ding ding ding DING DING,
The background for beer as well as church, the pulse underneath the red earth. Everything is in the dirt here, the body, the blood and the Holy Ghost.
“Any real change implies the breakup of the world as one has always known it, the loss of all that gave one an identity, the end of safety.”
James Baldwin, “Faulkner and Desegregation”
I don’t know why I continue buying my groceries at Price Chopper. Of course it makes me feel bad: those flat harsh neon lights, the long aisles of cheap overabundance, the bland preprogrammed music, the complete absence of beauty. Even the name itself—Price Chopper—hurts me with its crude brutality…
I wasn’t crazy about the height. There we were, one paleontologist who might have been a mountain goat, his two assistants, and me, scrabbling up a mountainside of tilted and crumbling rock strata—or what my companions called “bedding planes.” Loose gravel and rock dislodged by our feet bounced all the way to the glint of streambed in the canyon’s crease below.
Gather ‘round, children, and I will tell you a story.
It is a familiar scene. The storyteller is a village elder, or a grandmother, or a wandering minstrel. The passel of eager-eyed children, and perhaps some adults, sit close. It is the still evening, under the fluttering mosquito-net; or perhaps mid-day, in the shade of an old acacia tree; or a darkening and cold afternoon, by the light of a roaring fire.
When I was four years old, my father lost his job. We were living in Trenton, New Jersey at the time, where he had lived most of his life. With no college education, he had worked his way up to the position of controller at a Transamerica-owned manufacturing company called Delavalve. The company restructured itself and dismissed him. My parents decided to use his sudden unemployment as an opportunity to take a vacation, to drive whatever Buick convertible we had at the time from New Jersey to California.
Writing teachers often tell their students to “write what you know” because writers must learn to write clearly and authentically, and the best way to do that is to write about what they know. It’s a place to begin. It’s a place to grow from. It’s a place where we start to hone our facility with craft and voice.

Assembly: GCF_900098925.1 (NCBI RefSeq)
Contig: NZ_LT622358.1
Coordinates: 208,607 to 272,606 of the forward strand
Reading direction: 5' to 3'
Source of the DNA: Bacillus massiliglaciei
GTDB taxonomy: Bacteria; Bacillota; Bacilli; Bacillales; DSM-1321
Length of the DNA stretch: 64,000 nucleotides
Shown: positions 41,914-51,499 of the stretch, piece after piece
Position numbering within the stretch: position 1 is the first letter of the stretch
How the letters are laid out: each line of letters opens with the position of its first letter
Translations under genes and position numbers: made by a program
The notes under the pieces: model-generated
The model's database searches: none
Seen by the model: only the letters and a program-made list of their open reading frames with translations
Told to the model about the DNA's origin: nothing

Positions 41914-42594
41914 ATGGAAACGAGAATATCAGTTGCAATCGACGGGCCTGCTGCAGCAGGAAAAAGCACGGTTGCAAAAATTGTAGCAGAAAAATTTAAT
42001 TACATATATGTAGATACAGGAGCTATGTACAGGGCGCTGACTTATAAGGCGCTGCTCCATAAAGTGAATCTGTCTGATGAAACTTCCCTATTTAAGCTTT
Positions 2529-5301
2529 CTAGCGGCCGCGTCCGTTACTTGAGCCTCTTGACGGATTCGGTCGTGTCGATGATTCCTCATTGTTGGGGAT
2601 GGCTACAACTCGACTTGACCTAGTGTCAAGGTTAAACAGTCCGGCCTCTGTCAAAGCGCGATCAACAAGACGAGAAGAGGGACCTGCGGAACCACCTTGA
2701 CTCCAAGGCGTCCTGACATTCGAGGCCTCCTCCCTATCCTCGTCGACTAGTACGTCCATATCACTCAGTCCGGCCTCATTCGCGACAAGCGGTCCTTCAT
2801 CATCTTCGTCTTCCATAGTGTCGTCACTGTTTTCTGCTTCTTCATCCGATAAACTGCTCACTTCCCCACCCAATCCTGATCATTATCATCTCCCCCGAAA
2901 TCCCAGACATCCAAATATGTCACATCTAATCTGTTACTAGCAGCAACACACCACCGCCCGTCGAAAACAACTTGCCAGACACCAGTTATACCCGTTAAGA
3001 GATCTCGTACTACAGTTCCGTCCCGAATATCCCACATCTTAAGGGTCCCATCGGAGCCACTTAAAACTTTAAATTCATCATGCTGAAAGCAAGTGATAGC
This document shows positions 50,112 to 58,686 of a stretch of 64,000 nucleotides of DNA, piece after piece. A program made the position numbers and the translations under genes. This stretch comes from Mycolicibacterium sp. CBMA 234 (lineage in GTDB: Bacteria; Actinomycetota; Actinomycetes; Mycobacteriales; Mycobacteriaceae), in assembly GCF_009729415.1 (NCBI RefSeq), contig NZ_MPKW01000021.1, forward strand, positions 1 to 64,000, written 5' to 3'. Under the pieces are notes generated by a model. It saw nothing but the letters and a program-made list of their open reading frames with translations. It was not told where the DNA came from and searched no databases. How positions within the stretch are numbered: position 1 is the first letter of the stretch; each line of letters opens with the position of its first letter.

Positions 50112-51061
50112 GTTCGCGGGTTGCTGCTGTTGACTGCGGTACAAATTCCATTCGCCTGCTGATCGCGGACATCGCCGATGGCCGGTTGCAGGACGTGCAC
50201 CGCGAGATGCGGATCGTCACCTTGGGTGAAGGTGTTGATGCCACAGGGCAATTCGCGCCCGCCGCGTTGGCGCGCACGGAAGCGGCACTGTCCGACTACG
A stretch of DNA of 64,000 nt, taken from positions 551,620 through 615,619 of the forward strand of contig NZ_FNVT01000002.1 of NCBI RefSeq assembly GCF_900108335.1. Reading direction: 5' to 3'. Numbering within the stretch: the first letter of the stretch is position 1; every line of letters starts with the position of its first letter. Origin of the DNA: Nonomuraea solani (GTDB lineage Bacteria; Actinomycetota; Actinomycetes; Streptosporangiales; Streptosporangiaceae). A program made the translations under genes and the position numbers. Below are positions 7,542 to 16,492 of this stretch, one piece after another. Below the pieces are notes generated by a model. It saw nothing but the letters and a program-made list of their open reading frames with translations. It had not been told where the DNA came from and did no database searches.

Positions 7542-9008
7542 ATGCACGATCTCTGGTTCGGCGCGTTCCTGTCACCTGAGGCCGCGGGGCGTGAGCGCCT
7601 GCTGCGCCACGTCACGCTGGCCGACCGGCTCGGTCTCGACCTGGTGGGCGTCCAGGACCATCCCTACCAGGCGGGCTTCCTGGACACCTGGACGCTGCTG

Recently, I spoke at a benefit event I’d put together for my local animal rescue organization. I’d brought together five authors (including myself) who all wrote about and were inspired by their love for dogs. I told the audience how the idea burst into my mind two months before my book, A Dog’s Way Home, was due to be released.
You are in training, learning how to help people with the sorrows, fears, and angers they want to banish, the pains they wish to exorcise or learn to carry more lightly. You are introduced to a man with cancer. He is exactly your age. Forty-eight. The first time you meet is the second week of your internship as a clinical mental health counselor.
It is autumn and the leaves of October have begun to fall, but still Jennifer’s summer romance blossoms with a freshness that even the first cherry trees of April might envy. Her boyfriend David, who is trapped in his body like a mummy in its sarcophagus, calls her almost every day.
Each tread of the staircase in our rented apartment measures roughly nine inches. The risers are eight inches high. Builders use various formulae (e.g. height plus depth equals seventeen) to fix the tread/riser ratio. I use a formula—the word “recipe” seems overgenerous—to prepare the protein shake I carry upstairs, five times a day, to my twelve-year old son.